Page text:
U.S. consumers are returning to pre-pandemic spending patterns.
That’s according to the Mastercard SpendingPulse, which reported Wednesday that March 2022 saw retail sales rise 8.4 percent from March 2021, and were up 18 percent compared to the month in 2019, excluding auto and gasoline sales.
As the world laps two years since the breakout of COVID-19, U.S. consumers continue to be financially healthy and are “rebalancing” their spending between stuff and experiences. As Mastercard indicated, spending on airline tickets, lodging and services is making a comeback while in-store business rebounds as mobility increases.
The findings are similar to the year-over-year growth trends seen last February and are slightly above January growth levels, Mastercard noted.
The Mastercard SpendingPulse measures in-store and online retail sales across all forms of payment and are not adjusted for inflation.
“A good piece of the 8.4 percent growth in total retail sales is driven by inflation but overall, the numbers show that the consumer is still healthy,” Steve Sadove, senior adviser for Mastercard and former chairman and chief executive officer of Saks Inc., told WWD.
“They have money in their pockets and still want to shop. We have seen that from January through March this year. There is a return to apparel shopping and people getting back into the stores, but they are also traveling and dining at restaurants.”
Still, Sadove cautioned about what could lie ahead, most importantly the growing impact of sky-high gas prices — though in recent days there’s been a slight decline; anniversarying last year’s government stimulus checks, which spurred shopping; a resurgence of COVID cases, and the extent consumers shift from spending on goods to spending on activities and experiences.
“We’re getting back to almost normal consumer behavior and a pre-pandemic trend line,” said Sadove. “But there are clouds on the horizon that you’ve got to watch out for.”
Sadove said March reflected continuity in trends that occurred during the holiday 2021 season, though March in itself should not be regarded as a bellwether. “You should be looking at the January through March period,” said Sadove.
In terms of the sales volume generated by retailers during March, Sadove said it’s about an average month, not any kind of peak period, though spring goods are more apparent on the shelves, encouraging spending. “Consumers are out there looking for freshness and fashion,” Sadove said.
In February, inflation hit 7.5 percent in the U.S., the highest it’s been since 1982. Supply chain disruptions, labor shortages and the strong consumer demand have pushed prices higher. The price of a gallon of gas at the pumps averages more than $4 across the country, and prices are rising due to the supply chain disruptions caused by the war in Ukraine and labor shortages.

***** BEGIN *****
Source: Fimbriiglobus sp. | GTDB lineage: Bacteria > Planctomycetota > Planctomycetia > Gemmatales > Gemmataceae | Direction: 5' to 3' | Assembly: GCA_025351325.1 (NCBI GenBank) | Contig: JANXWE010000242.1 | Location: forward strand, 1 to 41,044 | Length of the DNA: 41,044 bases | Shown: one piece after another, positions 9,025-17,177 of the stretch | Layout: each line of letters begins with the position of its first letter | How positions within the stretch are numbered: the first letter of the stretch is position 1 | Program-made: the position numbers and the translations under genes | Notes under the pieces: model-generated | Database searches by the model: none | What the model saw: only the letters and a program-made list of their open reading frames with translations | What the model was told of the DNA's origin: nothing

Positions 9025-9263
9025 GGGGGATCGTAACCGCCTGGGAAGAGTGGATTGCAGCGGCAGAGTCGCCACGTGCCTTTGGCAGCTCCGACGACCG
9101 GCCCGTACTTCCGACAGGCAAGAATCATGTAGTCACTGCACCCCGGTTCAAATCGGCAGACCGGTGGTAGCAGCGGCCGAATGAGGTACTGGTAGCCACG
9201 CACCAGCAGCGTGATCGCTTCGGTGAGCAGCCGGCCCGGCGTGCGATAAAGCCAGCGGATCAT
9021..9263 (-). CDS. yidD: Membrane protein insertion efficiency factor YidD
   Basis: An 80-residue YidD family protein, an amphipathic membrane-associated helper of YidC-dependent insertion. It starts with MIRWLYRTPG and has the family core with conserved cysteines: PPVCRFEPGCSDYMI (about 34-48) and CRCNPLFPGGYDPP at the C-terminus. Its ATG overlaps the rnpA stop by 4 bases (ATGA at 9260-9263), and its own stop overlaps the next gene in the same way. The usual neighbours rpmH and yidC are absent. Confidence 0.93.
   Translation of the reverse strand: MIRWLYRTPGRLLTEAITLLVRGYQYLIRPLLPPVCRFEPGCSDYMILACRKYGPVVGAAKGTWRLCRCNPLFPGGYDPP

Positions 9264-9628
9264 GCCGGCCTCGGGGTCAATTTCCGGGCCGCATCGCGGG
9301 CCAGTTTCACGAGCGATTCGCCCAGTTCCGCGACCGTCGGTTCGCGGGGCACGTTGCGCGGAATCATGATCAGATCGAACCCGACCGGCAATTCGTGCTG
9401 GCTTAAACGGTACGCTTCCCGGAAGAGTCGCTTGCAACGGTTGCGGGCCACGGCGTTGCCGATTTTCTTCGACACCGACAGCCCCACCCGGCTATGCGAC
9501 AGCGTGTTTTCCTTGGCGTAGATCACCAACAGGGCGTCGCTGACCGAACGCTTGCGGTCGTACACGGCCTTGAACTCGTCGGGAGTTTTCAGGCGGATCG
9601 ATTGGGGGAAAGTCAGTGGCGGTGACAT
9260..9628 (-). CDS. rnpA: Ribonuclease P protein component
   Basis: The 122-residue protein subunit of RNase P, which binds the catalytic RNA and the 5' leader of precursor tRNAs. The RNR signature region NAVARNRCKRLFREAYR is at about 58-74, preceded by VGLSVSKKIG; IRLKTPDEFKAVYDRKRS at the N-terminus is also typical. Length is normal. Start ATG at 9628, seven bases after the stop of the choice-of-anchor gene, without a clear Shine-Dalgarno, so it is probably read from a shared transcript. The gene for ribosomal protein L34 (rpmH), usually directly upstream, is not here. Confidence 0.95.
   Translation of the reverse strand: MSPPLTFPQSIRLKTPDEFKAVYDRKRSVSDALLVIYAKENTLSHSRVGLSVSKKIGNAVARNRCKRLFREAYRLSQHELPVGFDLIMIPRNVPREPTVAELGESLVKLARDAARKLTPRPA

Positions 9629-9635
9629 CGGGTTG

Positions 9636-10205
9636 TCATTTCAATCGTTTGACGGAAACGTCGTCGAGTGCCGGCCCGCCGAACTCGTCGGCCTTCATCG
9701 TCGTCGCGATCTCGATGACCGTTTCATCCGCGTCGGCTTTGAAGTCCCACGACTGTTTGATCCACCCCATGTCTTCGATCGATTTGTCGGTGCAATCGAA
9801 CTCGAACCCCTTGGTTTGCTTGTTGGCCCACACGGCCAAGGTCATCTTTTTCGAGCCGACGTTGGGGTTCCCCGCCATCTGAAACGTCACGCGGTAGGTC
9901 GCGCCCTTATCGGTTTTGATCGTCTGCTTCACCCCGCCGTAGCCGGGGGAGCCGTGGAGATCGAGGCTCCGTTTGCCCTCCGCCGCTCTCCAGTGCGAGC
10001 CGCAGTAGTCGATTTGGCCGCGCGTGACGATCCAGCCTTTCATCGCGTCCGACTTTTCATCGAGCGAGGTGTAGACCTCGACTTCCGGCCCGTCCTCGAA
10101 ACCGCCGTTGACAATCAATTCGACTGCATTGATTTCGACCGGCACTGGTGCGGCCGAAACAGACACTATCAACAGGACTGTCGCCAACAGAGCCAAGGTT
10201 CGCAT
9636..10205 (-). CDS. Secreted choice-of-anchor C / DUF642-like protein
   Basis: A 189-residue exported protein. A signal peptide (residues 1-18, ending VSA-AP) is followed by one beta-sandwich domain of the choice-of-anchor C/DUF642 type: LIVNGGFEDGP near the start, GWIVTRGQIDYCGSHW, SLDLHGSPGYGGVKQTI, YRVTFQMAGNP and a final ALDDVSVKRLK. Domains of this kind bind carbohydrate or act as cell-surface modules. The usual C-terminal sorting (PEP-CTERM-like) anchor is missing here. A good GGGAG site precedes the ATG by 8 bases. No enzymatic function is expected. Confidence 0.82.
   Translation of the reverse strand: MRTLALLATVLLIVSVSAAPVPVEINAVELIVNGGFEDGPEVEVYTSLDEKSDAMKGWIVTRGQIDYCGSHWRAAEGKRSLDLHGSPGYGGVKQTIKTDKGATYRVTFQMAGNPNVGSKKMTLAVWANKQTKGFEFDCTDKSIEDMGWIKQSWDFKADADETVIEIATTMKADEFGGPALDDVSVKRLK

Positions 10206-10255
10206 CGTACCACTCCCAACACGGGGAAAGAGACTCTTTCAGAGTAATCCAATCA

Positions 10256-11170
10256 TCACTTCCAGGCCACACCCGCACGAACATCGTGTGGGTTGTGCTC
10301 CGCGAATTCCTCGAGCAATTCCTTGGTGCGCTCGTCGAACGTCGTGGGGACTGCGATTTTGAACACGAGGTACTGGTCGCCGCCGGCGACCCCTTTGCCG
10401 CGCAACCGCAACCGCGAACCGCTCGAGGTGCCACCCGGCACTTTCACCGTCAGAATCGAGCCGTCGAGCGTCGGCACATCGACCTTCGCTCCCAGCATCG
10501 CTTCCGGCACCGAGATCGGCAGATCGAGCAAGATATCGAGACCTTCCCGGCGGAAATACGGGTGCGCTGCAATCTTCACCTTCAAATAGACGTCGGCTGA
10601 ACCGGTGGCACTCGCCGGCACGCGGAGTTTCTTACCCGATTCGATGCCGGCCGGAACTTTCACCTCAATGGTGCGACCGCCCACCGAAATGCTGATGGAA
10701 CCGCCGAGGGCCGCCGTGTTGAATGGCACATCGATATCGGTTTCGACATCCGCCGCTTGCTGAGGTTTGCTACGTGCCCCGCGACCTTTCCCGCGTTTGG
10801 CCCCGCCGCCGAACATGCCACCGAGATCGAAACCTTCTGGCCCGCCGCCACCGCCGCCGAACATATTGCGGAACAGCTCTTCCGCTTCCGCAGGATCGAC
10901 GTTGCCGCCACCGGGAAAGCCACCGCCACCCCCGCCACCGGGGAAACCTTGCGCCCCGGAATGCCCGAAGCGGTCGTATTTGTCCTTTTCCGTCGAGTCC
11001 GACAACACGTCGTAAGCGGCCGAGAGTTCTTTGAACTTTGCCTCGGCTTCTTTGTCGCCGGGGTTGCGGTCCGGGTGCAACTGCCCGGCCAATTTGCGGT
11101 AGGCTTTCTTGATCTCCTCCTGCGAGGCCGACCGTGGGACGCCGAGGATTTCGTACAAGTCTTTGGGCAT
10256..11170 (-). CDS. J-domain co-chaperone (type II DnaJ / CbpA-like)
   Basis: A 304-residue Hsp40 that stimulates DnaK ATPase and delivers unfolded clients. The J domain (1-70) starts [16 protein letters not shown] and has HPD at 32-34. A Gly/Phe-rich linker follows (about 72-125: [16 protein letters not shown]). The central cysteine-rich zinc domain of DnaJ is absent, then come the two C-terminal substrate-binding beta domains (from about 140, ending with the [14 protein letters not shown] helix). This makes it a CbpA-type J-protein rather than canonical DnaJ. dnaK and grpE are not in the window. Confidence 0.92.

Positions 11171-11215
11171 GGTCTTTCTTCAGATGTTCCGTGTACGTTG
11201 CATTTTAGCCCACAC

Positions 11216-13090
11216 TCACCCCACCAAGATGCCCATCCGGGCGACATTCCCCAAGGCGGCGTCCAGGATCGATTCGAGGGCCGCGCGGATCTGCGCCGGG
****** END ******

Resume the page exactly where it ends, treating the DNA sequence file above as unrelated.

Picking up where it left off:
In the following recap of spending, Mastercard highlights how consumer spending has recently become more diversified across the sector and channels. Among the findings for March, lodging rose 46.4 percent, airline ticket sales rose 44.8 percent, and restaurants were up 19.1 percent.
Yet the increase in services didn’t halt spending on goods, with luxury sales up 27.1 percent; apparel up 16 percent, and department stores ahead 14 percent.
With more people headed to stores, e-commerce slipped 3.3 percent, though that’s off from big gains a year ago, and online sales are still up 83.7 percent versus pre-pandemic levels, while in-store sales are up 9.4 percent compared to March 2019.
The states with the strongest growth rates in March were Hawaii, up 12.9 percent; Wyoming, up 12.2 percent; Colorado, up 11 percent; Florida, up 9.7 percent, and Texas, up 9.1 percent. Hawaii had the strongest growth rate for the month because it saw a big wave of honeymooners and tourists.
Mastercard also reported that fuel and convenience spending saw growth rates above 40 percent for most of the month. “While much of the growth is driven by inflation at the pump, consumer mobility has continued to recover as commuter traffic and leisure travel picked up,” Mastercard indicated.
“Retail sales remain strong, but are stabilizing as consumers resume spending on passion areas like travel, live entertainment, indoor dining and other in-person activities,” said Sadove. “After nearly two years of cautious optimism around the broader reopening, it’s a healthy sign that consumers are returning to a balanced level of spending across retail sectors and services.”
Excluding automotive sales. Mastercard SpendingPulse defines U.S. retail sales as sales at retailers and food service merchants of all sizes; sales activity within the services sector is not included.